Shawn Diamond is an American company with a proven history of supplying rough diamonds to the world market.
GIA, AGS, EGL and IGI certified diamond supplier
How We Began
Established in 1972 in Oslo Norway by the Shawn Reed and His brothers
, We're a family business run by family values. Shawn was trained by his uncle, Shawn R. Reed, and continue to do business the old fashioned way-- with honesty and integrity
What We Do
We are skilled professional and reputable diamond merchant, We specializes in the full range of craftsmanship, from polishing rough diamonds, setting them in fine jewelry designed in-house to supplying of loose diamond.
Visions & Values.
We combine expertise with a passion for exceptional customer service. Our vision is to be at the Heart of Every Celebration. Our unique culture is fundamental to our success and springs from our values, which guide our behavior.
Our Diamond and Watch Specialists
Diamond are big investment – both financially and emotionally. So whether you’re shopping for a loose diamond or diamond engagement ring of your dreams, we aim to offer you the very best information and advice to ensure you make the perfect choice.
About our diamond specialists
Our diamond specialists have been specifically chosen for their experience and passion for all things diamond and will guide you through the selection process to ensure your find the diamond you’ve always dreamed of.To speak to a diamond specialist, call us today
Our guiding mission is very simple: provide the finest quality diamonds at the lowest price . Our obsession with this is the driving force behind our continual success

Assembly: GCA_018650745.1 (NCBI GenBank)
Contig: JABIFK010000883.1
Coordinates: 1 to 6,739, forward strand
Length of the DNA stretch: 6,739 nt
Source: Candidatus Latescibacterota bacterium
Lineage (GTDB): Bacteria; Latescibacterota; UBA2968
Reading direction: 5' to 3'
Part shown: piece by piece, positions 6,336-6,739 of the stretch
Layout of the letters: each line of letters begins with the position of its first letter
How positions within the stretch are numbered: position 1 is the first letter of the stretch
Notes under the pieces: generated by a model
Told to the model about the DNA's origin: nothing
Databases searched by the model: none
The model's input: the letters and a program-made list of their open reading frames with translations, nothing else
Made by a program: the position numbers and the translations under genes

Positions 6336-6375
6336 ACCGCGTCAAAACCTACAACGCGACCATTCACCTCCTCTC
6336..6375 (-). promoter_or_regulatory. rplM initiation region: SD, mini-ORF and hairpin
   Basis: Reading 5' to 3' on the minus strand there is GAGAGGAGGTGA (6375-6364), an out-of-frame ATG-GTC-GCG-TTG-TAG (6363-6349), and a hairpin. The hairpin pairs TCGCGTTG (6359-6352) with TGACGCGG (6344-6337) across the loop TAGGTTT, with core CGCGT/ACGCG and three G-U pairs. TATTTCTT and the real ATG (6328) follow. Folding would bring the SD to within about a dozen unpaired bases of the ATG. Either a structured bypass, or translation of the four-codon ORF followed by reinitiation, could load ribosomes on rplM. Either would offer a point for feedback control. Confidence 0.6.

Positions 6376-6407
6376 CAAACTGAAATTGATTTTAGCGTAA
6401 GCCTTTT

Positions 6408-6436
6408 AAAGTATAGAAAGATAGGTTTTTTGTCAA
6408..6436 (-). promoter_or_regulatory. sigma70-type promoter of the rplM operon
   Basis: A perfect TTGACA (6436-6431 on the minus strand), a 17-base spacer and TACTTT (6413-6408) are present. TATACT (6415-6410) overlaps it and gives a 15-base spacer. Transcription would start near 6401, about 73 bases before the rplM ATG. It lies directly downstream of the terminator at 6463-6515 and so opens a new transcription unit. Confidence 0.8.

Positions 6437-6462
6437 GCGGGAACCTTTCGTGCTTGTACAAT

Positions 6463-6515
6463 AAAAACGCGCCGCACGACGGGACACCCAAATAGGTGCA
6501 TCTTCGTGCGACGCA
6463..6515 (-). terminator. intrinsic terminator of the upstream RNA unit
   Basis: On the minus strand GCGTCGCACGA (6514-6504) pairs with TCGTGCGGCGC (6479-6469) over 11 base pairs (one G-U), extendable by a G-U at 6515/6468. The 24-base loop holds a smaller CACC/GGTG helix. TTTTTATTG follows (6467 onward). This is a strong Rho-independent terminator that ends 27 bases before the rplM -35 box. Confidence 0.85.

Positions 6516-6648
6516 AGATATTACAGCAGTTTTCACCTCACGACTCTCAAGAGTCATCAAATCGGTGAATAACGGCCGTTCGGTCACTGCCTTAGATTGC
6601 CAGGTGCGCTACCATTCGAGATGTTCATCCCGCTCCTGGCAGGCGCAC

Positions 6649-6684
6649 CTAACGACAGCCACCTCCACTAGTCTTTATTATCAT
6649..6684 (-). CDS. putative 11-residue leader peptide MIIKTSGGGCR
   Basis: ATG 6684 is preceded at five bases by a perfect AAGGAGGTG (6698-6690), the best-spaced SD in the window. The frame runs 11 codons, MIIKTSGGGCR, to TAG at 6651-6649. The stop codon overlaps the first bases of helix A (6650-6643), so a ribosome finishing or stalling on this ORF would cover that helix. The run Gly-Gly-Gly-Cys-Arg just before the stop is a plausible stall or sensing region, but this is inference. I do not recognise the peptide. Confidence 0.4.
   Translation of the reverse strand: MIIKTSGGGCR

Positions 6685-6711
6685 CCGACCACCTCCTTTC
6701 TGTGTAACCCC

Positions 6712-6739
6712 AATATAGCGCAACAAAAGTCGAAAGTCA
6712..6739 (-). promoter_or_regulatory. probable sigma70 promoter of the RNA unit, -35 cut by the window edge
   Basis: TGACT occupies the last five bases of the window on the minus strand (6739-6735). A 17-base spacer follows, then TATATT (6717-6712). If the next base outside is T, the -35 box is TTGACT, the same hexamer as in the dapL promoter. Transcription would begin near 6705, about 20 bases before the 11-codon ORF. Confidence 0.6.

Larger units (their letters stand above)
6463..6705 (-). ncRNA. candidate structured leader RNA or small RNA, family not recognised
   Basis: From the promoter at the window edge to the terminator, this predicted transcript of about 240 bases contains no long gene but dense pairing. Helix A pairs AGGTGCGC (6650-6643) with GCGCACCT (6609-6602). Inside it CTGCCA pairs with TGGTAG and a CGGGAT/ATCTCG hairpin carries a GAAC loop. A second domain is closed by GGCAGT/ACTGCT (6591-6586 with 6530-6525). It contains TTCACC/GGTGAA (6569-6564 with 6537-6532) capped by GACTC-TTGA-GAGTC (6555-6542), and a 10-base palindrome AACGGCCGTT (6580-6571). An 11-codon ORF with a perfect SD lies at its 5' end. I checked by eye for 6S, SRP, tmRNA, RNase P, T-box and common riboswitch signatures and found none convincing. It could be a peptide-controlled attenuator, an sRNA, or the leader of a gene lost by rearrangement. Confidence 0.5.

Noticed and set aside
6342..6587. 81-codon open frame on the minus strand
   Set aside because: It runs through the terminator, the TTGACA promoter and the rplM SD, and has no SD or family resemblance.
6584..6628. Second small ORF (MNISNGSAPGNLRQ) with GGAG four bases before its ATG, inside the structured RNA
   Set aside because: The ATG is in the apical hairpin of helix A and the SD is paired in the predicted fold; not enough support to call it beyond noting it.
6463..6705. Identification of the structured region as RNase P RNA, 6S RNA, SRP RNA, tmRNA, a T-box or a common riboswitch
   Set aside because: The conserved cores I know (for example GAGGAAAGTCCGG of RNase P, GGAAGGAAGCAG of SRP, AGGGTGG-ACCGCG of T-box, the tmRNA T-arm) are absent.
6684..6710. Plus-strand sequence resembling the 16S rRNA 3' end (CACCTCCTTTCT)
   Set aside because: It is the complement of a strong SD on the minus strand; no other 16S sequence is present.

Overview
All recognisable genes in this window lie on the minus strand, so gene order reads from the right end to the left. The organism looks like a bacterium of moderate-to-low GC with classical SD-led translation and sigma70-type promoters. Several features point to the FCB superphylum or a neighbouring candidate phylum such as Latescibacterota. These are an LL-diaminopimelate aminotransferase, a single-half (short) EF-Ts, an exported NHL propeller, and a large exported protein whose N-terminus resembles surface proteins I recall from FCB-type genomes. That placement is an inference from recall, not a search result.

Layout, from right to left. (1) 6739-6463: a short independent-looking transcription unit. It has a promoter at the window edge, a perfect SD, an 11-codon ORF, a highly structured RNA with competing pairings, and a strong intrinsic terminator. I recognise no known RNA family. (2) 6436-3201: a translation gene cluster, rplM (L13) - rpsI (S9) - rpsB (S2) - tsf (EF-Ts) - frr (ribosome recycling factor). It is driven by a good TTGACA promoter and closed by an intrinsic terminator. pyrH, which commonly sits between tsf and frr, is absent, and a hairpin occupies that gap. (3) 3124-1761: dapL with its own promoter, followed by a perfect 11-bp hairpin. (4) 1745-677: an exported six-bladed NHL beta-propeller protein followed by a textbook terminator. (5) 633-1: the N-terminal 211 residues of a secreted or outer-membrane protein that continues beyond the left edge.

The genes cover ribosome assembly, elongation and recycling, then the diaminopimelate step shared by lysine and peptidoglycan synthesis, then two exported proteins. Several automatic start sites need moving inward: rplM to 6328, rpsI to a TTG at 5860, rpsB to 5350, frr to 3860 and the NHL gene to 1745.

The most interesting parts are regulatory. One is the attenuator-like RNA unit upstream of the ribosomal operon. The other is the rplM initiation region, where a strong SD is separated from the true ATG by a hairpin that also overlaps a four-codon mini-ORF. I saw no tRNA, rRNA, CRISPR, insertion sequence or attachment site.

Approximately 130,000,000 carats (26,000 kg) of diamonds are mined annually, with a total value of nearly US$9 billion, and about 100,000 kg (220,000 lb) are synthesized annually. Roughly 49% of diamonds originate from Central and Southern Africa, although significant sources of the mineral have been discovered in Canada, India,Russia, Brazil, and Australia. They are mined from kimberlite and lamproite volcanic pipes, which can bring diamond crystals, originating from deep within the Earth where high pressures and temperatures enable them to form, to the surface. The mining and distribution of natural diamonds are subjects of frequent controversy such as concerns over the sale of blood diamonds or conflict diamonds by African paramilitary groups. The diamond supply chain is controlled by a limited number of powerful businesses, and is also highly concentrated in a small number of locations around the world. Only a very small fraction of the diamond ore consists of actual diamonds. The ore is crushed, during which care is required not to destroy larger diamonds, and then sorted by density. Today, diamonds are located in the diamond-rich density fraction with the help of X-ray fluorescence, after which the final sorting steps are done by hand. Before the use of X-rays became commonplace, the separation was done with grease belts; diamonds have a stronger tendency to stick to grease than the other minerals in the ore. Historically, diamonds were found only in alluvial deposits in Guntur and Krishna district of the Krishna River delta in Southern India. India led the world in diamond production from the time of their discovery in approximately the 9th century BC to the mid-18th century AD, but the commercial potential of these sources had been exhausted by the late 18th century and at that time India was eclipsed by Brazil where the first non-Indian diamonds were found in 1725. Currently, one of the most prominent Indian mines is located at Panna. Diamond extraction from primary deposits (kimberlites and lamproites) started in the 1870s after the discovery of the Diamond Fields in South Africa. Production has increased over time and now an accumulated total of 4,500,000,000 carats (900,000 kg) have been mined since that date. Twenty percent of that amount has been mined in the last five years, and during the last 10 years, nine new mines have started production; four more are waiting to be opened soon. Most of these mines are located in Canada, Zimbabwe, Angola, and one in Russia. In the U.S., diamonds have been found in Arkansas, Colorado, Wyoming, and Montana. In 2004, the discovery of a microscopic diamond in the U.S. led to the January 2008 bulk-sampling of kimberlite pipes in a remote part of Montana. Today, most commercially viable diamond deposits are in Russia (mostly in Sakha Republic, for example Mir pipe and Udachnaya pipe), Botswana, Australia (Northern and Western Australia) and the Democratic Republic of Congo. In 2005, Russia produced almost one-fifth of the global diamond output, reports the British Geological Survey. Australia boasts the richest diamantiferous pipe, with production from the Argyle diamond mine reaching peak levels of 42 metric tons per year in the 1990s. There are also commercial deposits being actively mined in the Northwest Territories of Canada and Brazil. Diamond prospectors continue to search the globe for diamond-bearing kimberlite and lamproite pipes.